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25th Jul 2022

Cillian McDaid left Croke Park beaten and distraught, but as the country’s best midfielder

Patrick McCarry

Cillian McDaid

The fact that he performed so well despite his card being so heavily marked is saying something.

There was a moment in the opening 20 minutes of the All-Ireland Final, on Sunday, when Cillian McDaid came into possession of the ball and was swarmed by Jack Barry, Brian Ó Beaglaíoch, and Paul Geaney.

The Kerry triumvirate smothered the Galway No.9 and won the ball back, eliciting a loud roar of approval from the stands.

The Kerry lads were like Armagh and Tyrone near the start of the century, a pack hunting down a key player and letting him know he would not be getting an inch. Jack O’Connor and his coaches had this guy circled in red in all their pre-match talks, and planning.

Cillian McDaid of Galway in action against Kerry players, left to right, Jack Barry, Brian Ó Beaglaíoch, and Paul Geaney, at Croke Park. (Photo by Daire Brennan/Sportsfile)

Cool as you like, in the furnace

Cillian McDaid picked himself up off the deck and got on with it. Fool me once, shame on me.

We would not see the likes of it again. From that moment on, Kerry barely laid a finger on the Monivea Abbeyknockmoy clubman.

McDaid was the best midfielder on show at Croke Park, and his performance in the white-hot atmosphere of a final against a Kerry side seemingly destined for Sam Maguire locked it down. He left GAA headquarters last night with that uneasy feeling of defeat in the pit of his stomach, but as the best midfielder in the country.

While it was all Shane Walsh vs. David Clifford in the opening quarter, McDaid came to the party with a cracking point from play. From that foundation, he took off. He scored three more points in the second half as Galway leaned on a 1-2 punch that did not feature that usual slugger, Damien Comer.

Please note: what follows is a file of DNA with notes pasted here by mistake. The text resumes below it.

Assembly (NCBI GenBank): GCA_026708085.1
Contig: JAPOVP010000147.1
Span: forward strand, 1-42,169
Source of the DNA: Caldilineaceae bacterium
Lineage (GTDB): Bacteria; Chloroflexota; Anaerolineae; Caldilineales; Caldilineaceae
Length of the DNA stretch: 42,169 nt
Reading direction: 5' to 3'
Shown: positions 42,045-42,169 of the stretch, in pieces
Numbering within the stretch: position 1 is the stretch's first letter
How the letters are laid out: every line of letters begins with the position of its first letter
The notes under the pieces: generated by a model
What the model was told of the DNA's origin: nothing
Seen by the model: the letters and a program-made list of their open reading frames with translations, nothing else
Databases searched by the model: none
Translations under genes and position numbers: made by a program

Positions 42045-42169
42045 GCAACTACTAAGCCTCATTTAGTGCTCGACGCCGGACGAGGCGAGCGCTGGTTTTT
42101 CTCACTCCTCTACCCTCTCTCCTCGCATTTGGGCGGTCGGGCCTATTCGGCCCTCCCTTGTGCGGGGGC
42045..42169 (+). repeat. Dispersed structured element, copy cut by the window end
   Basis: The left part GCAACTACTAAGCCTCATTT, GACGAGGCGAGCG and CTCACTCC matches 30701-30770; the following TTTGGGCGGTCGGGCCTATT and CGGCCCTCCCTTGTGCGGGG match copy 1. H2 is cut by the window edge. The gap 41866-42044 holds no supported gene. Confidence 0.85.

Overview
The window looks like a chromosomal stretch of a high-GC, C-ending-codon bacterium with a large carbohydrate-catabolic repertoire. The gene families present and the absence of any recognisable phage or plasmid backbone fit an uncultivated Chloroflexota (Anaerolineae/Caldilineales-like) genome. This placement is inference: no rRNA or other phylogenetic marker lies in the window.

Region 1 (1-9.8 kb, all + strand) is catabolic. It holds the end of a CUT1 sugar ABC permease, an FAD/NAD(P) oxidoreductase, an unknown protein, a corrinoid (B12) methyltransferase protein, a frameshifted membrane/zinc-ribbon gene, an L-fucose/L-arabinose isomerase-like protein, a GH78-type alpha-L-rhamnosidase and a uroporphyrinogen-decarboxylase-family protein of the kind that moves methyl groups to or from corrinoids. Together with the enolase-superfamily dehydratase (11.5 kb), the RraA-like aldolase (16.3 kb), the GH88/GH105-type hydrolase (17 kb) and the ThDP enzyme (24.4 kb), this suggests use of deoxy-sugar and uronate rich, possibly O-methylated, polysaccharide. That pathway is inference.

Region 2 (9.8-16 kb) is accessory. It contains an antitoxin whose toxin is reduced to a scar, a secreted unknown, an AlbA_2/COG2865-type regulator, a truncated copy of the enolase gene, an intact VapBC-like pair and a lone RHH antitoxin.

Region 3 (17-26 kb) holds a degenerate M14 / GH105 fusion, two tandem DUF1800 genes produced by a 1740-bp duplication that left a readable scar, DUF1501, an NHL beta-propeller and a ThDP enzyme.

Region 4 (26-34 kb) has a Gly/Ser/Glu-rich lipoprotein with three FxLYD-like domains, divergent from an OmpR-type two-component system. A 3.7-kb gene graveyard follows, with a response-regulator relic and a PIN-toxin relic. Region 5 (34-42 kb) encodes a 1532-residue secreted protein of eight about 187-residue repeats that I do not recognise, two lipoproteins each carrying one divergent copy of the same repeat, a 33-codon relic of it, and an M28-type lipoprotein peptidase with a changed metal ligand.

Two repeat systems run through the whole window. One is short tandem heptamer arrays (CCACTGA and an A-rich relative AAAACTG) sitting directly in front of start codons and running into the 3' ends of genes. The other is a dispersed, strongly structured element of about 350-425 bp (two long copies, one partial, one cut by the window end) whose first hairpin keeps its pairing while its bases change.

McDaid was excellent in all he did. He was there as a dependable kick-out option, as an out-ball, as a support runner and a harrier. With Kerry’s defence keeping four of the starting Galway forwards scoreless, it was McDaid that steeped up with some sublime efforts, one of which put his side 0-14 to 0-12 clear.

For a while, he was untouchable. He was imperious. After briefly stepping away from GAA to try out Aussie Rules, McDaid, who was also a handy hurler, returned to Ireland and threw himself into winning things with Galway.

At Croke Park, in front of 82,300 patrons, he was exactly where he wanted to be, and looked completely at home.

The next time McDaid would be on the deck would be later on the game, as he charged through the first Kerry lines and into scoring range. Gavin White came in and gave it everything. McDaid would have been shouldered into next week had he got went smack into the other slice of bread, in the form of Jack Barry.

Cillian McDaid of Galway is tackled by Gavin White, left, and Jack Barry of Kerry. (Photo by David Fitzgerald/Sportsfile)

McDaid and Walsh set the template

That McDaid sandwich collision led to a free to Galway. Walsh, their other big performer on the day, curled another point over the bar.

On 53 moments, after Kerry had taken the lead for the first time, it was Cillian McDaid timing his run, finding space and curling another effort toward the posts. It was almost a shock that his kick went wide.

That did not see him slink back into a shell. Galway went scoreless for 13 second half minutes but after Walsh had pointed from the free McDaid had won, the 24-year-old midfielder took a pass from Comer and slotted over another. Galway were up and chugging again, but they ran out of puff in that crucial five minutes near the end.

McDaid and Walsh took plenty of plaudits after pushing The Kingdom close, but they both played well enough to be on the winning side. Others too – Liam Silke, Patrick Kelly and Jack Glynn all excelled on the big stage.

McDaid and Galway are good enough to get back to another final, or two. If more can get to the levels they did, on Sunday, this can be more than one close call.

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